After the successful pilot project, CPChem replaced a total of 172 I/Os in 2015. This time, the space benefits of Excom were fully utilised. The replacement of the I/O cards was planned so that entire control cabinets became unnecessary. This space is now available for plant expansions or the installation of additional technology. In the follow-on project in 2017 other I/O cards for 720 signals were connected via Excom.
Connection to the control system
The time available for installing the I/O technology was short. Although the Beringen plant has a turnaround with a length of maximum 14 days every two years, more than just the physical installation had to be completed within this time frame. The new devices also had to be commissioned and their interaction with the overall system thoroughly tested.
It was a great advantage that Turck could supply fully prewired control cabinets, which were fitted with both Excom and special marshalling panels that CPChem
had previously used. Turck’s own service provider for custom solutions, Turck
Mechatec, assembled the control cabinets prewired and ready to connect with the marshalling panels. This considerably shortened the installation time for CPChem since it was possible to retain all the field cabling.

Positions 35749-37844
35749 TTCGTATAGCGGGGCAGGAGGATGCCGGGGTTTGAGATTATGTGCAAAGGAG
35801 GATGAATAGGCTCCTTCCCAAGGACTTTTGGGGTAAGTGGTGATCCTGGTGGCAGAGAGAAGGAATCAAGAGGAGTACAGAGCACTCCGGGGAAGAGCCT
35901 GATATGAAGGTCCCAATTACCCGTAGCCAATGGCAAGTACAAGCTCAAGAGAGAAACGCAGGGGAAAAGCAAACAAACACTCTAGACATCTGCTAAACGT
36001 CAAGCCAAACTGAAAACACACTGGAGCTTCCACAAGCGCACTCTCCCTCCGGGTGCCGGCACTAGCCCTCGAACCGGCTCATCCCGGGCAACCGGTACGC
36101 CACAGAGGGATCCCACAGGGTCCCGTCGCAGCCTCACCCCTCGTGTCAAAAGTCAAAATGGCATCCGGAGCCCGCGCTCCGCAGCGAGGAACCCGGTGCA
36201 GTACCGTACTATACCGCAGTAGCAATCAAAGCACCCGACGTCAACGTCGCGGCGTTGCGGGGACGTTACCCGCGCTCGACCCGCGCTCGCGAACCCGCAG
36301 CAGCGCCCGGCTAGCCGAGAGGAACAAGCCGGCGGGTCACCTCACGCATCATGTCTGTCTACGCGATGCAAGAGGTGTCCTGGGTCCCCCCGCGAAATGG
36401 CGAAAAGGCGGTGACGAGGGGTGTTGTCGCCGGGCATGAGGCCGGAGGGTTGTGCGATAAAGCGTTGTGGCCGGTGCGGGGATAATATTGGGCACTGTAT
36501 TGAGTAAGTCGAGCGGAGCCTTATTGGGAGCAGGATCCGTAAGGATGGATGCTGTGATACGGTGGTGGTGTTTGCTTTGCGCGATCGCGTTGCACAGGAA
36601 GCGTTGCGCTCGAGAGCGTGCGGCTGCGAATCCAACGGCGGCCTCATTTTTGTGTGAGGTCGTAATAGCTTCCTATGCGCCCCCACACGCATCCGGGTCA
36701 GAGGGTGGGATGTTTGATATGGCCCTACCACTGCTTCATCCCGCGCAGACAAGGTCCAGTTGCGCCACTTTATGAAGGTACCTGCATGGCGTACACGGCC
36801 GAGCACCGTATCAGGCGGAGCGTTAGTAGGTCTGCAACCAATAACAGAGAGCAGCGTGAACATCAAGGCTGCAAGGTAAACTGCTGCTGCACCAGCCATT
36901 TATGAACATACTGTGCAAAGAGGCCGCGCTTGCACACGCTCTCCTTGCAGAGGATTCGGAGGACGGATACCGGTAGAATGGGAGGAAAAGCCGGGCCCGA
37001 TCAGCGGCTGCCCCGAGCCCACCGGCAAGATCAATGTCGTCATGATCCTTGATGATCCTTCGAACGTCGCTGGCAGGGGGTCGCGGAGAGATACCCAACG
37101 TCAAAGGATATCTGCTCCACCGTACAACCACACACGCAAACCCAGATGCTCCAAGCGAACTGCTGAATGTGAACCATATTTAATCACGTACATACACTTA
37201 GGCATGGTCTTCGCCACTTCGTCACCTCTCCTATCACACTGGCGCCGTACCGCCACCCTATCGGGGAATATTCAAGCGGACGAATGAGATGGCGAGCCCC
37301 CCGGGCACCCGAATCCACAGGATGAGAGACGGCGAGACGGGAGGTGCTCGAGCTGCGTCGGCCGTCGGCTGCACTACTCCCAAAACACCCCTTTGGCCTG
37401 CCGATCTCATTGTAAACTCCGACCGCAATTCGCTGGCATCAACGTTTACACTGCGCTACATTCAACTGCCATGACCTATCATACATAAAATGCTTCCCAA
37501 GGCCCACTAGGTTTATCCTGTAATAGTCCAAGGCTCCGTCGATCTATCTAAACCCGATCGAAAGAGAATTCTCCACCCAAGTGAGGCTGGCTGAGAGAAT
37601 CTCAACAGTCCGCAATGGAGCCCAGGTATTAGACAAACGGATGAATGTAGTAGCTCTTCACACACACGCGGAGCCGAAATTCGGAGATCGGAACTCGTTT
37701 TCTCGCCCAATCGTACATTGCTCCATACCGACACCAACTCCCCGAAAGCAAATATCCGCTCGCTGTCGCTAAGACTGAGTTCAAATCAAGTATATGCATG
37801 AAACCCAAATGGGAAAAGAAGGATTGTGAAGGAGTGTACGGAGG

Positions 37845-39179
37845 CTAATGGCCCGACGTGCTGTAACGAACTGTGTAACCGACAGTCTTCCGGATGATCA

A service provider for CPChem just had to erect the control cabinets and connect the cables to the correct terminals. “A lot of preparation work could be done in advance. This was a considerable benefit. We were able to work by plug and play as we did not have a lot of time. The actual installation only took one to two days. However, the tests still had to be carried out afterwards,” explained engineer Sarah Gyssels, who
also described the site acceptance test (SAT) and factory acceptance test (FAT). While the FAT was carried out at Turck Mechatec prior to installation, the site acceptance test had to be carried out in the plant after the installation. This often takes longer than the actual installation itself.
One system for all signals
The entire migration of the I/O cards for the non-intrinsically safe signal has to be completed by 2019. By then, all the 2000 I/Os will be connected through Excom. The fact that all signals, whether intrinsically safe or not, are connected via the same system also makes it simpler for operators. Excom for Zone 1, 2 or the safe area use the same GSD file and the same DTM. Employees therefore only have to become acquainted with one logic and user interface to operate the system. Although Hart communication is not currently used by CPChem, the Hart capability of Excom is important in order to be equipped for later innovations.
Unlike many other systems, the individual channels of a module are galvanically isolated. In the event of external interference, such as through electromagnetic waves, this ensures that this interference is not also transferred to neighbouring channels. This makes measuring ultimately more reliable. Short circuits on a module channel also do not have any negative effects on the other channels of the same module.